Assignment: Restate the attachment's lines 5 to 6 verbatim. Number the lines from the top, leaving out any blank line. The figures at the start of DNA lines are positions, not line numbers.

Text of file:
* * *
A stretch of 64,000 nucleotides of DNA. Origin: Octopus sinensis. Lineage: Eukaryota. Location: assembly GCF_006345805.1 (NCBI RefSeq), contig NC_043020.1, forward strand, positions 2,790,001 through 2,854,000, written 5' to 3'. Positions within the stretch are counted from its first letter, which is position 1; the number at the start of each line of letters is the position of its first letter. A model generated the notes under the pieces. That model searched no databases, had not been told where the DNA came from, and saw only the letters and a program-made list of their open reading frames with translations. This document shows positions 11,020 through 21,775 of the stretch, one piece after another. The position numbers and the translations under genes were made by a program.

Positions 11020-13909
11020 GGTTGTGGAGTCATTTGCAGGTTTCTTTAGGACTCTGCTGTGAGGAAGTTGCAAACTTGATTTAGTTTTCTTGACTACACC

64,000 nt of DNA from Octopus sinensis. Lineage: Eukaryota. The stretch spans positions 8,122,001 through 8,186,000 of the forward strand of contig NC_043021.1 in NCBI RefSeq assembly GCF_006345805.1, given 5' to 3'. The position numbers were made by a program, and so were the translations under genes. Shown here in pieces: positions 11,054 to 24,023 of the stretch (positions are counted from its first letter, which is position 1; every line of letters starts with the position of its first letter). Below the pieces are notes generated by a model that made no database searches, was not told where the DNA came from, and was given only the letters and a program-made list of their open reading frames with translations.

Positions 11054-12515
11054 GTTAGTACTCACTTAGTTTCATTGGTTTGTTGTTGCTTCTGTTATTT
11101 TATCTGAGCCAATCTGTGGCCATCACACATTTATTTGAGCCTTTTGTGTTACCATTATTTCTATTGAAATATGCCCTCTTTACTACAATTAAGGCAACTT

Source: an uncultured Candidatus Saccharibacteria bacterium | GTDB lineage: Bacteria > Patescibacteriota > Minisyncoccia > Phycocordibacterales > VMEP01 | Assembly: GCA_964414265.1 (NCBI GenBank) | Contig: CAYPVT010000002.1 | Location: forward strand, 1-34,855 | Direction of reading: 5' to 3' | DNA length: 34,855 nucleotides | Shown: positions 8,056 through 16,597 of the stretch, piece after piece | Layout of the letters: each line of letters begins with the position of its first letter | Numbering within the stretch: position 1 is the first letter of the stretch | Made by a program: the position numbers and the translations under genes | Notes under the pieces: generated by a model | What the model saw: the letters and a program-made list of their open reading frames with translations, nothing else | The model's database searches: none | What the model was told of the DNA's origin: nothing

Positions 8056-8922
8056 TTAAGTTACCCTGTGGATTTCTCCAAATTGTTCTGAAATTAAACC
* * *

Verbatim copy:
Positions 11054-12515
11054 GTTAGTACTCACTTAGTTTCATTGGTTTGTTGTTGCTTCTGTTATTT